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Psalm 120

Prayer for Deliverance from Slanderers

A Song of Ascents.


In my distress I cry to the Lord,

that he may answer me:


“Deliver me, O Lord,

from lying lips,

from a deceitful tongue.”


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Confession and Complaints.

A song of degrees.

1 In my distress I cried unto the Lord, and he heard me.   2 Deliver my soul, O Lord, from lying lips, and from a deceitful tongue.   3 What shall be given unto thee? or what shall be done unto thee, thou false tongue?   4 Sharp arrows of the mighty, with coals of juniper.

Here is, I. Deliverance from a false tongue obtained by prayer. David records his own experience of this.

1. He was brought into distress, into great distress, by lying lips and a deceitful tongue. There were those that sought his ruin, and had almost effected it, by lying. (1.) By telling lies to him. They flattered him with professions and protestations of friendships, and promises of kindness and service to him, that they might the more securely and without suspicion carry on their designs against him, and might have an opportunity, by betraying his counsels, to do him a mischief. They smiled in his face and kissed him, even when they were aiming to smite him under the fifth rib. The most dangerous enemies, and those which it is most hard to guard against, are such as carry on their malicious designs under the colour of friendship. The Lord deliver every good man from such lying lips. (2.) By telling lies of him. They forged false accusations against him and laid to his charge things that he knew not. This has often been the lot not only of the innocent, but of the excellent ones, of the earth, who have been greatly distressed by lying lips, and have not only had their names blackened and made odious by calumnies in conversation, but their lives, and all that is dear to them in this world, endangered by false-witness-bearing in judgment. David was herein a type of Christ, who was distressed by lying lips and deceitful tongues.

2. In this distress he had recourse to God by faithful and fervent prayer: I cried unto the Lord. Having no fence against false tongues, he appealed to him who has all men's hearts in his hand, who has power over the consciences of bad men, and can, when he pleases, bridle their tongues. His prayer was, "Deliver my soul, O Lord! from lying lips, that my enemies may not by these cursed methods work my ruin." He that had prayed so earnestly to be kept from lying (Ps. cxix. 29) and hated it so heartily in himself (v. 163) might with the more confidence pray to be kept from being belied by others, and from the ill consequences of it.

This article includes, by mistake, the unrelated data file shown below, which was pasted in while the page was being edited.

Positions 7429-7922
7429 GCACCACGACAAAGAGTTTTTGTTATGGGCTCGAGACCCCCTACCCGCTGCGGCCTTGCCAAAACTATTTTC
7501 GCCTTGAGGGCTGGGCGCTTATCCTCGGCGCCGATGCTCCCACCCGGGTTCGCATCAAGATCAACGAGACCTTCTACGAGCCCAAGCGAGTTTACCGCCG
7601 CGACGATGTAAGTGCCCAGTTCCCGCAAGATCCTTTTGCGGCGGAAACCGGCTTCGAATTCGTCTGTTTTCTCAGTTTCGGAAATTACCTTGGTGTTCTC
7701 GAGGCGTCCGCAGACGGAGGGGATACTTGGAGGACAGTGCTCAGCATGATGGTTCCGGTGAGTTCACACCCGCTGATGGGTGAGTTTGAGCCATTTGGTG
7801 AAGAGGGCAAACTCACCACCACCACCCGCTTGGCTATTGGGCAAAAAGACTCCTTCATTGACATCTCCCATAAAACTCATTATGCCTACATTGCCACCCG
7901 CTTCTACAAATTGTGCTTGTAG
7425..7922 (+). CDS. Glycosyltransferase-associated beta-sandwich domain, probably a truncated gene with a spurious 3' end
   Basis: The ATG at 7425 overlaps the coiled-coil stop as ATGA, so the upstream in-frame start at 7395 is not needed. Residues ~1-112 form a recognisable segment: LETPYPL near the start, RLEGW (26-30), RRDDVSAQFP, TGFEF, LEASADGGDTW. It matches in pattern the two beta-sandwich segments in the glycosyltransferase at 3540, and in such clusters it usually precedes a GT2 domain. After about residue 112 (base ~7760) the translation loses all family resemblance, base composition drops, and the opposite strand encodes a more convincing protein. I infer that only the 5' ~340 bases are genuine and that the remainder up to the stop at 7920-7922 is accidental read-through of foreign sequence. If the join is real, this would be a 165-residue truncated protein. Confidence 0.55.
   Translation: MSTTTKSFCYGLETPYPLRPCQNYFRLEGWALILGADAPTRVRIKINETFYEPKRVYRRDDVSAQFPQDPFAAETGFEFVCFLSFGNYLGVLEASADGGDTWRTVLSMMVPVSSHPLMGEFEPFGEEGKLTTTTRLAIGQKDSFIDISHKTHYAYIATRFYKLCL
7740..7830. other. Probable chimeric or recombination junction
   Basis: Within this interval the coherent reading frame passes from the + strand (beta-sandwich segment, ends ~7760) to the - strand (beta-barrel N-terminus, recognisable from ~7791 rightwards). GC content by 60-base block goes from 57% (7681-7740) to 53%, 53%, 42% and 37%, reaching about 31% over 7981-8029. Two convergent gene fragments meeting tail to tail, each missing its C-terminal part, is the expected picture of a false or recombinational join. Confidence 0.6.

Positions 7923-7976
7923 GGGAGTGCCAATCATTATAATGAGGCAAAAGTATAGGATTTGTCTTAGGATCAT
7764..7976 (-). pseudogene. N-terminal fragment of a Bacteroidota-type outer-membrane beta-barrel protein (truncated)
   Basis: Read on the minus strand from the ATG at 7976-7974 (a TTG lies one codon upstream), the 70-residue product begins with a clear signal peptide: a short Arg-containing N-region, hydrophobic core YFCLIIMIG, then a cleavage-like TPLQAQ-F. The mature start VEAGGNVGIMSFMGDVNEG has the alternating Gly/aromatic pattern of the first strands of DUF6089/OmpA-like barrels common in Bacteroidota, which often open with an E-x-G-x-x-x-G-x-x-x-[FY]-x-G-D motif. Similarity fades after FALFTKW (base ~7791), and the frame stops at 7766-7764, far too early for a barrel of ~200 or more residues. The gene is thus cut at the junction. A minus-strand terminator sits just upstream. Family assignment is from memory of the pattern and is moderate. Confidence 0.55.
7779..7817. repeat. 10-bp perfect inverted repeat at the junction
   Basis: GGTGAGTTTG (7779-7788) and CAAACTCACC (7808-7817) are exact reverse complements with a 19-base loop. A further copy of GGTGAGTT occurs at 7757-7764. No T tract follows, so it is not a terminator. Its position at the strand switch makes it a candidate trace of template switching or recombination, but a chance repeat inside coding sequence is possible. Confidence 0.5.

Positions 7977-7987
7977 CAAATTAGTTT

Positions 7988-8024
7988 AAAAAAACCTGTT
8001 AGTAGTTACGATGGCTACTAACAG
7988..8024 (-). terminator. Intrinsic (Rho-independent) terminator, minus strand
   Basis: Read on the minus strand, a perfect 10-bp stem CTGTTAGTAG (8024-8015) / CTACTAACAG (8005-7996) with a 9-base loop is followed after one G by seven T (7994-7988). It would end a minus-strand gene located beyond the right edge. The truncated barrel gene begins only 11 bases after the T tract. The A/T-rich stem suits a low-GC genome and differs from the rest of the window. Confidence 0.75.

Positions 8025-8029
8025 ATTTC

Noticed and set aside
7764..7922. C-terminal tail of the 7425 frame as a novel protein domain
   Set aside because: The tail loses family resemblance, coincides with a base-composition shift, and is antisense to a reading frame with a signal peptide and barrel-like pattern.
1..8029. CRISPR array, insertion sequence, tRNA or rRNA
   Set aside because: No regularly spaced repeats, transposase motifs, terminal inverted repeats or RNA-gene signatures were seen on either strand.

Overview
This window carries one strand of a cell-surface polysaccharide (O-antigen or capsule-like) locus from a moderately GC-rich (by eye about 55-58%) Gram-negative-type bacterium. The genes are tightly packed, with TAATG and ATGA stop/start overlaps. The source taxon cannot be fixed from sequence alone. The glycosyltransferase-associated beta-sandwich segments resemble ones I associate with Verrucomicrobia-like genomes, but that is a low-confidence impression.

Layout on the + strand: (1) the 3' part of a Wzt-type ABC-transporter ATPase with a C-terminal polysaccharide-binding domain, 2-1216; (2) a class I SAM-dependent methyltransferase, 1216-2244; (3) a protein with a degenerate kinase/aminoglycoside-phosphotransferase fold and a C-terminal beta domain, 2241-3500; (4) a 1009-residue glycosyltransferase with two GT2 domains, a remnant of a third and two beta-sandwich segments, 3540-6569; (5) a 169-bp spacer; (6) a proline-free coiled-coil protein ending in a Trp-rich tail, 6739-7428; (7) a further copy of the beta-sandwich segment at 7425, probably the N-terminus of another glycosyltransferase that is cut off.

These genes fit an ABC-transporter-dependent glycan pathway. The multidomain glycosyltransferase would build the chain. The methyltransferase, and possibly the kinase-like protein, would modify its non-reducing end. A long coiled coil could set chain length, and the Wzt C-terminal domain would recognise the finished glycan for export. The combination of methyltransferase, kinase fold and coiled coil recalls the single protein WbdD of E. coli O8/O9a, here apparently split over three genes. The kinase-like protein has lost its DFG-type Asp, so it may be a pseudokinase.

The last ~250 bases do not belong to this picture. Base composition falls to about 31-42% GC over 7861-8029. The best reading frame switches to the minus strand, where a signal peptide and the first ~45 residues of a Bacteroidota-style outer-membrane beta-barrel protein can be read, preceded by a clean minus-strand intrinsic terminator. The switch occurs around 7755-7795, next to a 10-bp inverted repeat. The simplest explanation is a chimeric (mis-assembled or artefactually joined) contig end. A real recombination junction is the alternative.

3. He obtained a gracious answer to this prayer. God heard him; so that his enemies, though they carried their designs very far, were baffled at last, and could not prevail to do him the mischief they intended. The God of truth is, and will be, the protector of his people from lying lips, Ps. xxxvii. 6.

II. The doom of a false tongue foretold by faith, v. 3, 4. As God will preserve his people from this mischievous generation, so he will reckon with their enemies, Ps. xii. 3, 7. The threatening is addressed to the sinner himself, for the awakening of his conscience, if he have any left: "Consider what shall be given unto thee, and what shall be done unto thee, by the righteous Judge of heaven and earth, thou false tongue." Surely sinners durst not do as they do if they knew, and would be persuaded to think, what will be in the end thereof. Let liars consider what shall be given to them: Sharp arrows of the Almighty, with coals of juniper, that is, they will fall and lie for ever under the wrath of God, and will be made miserable by the tokens of his displeasure, which will fly swiftly like arrows, and will strike the sinner ere he is aware and when he sees not who hurts him. This is threatened against liars, Ps. lxiv. 7. God shall shoot at them with an arrow; suddenly shall they be wounded. They set God at a distance from them, but from afar his arrows can reach them. They are sharp arrows, and arrows of the mighty, the Almighty; for they will pierce through the strongest armour and strike deep into the hardest heart. The terrors of the Lord are his arrows (Job vi. 4), and his wrath is compared to burning coals of juniper, which do not flame or crackle, like thorns under a pot, but have a vehement heat, and keep fire very long (some say, a year round) even when they seem to be gone out. This is the portion of the false tongue; for all that love and make a lie shall have their portion in the lake that burns eternally, Rev. xxii. 15.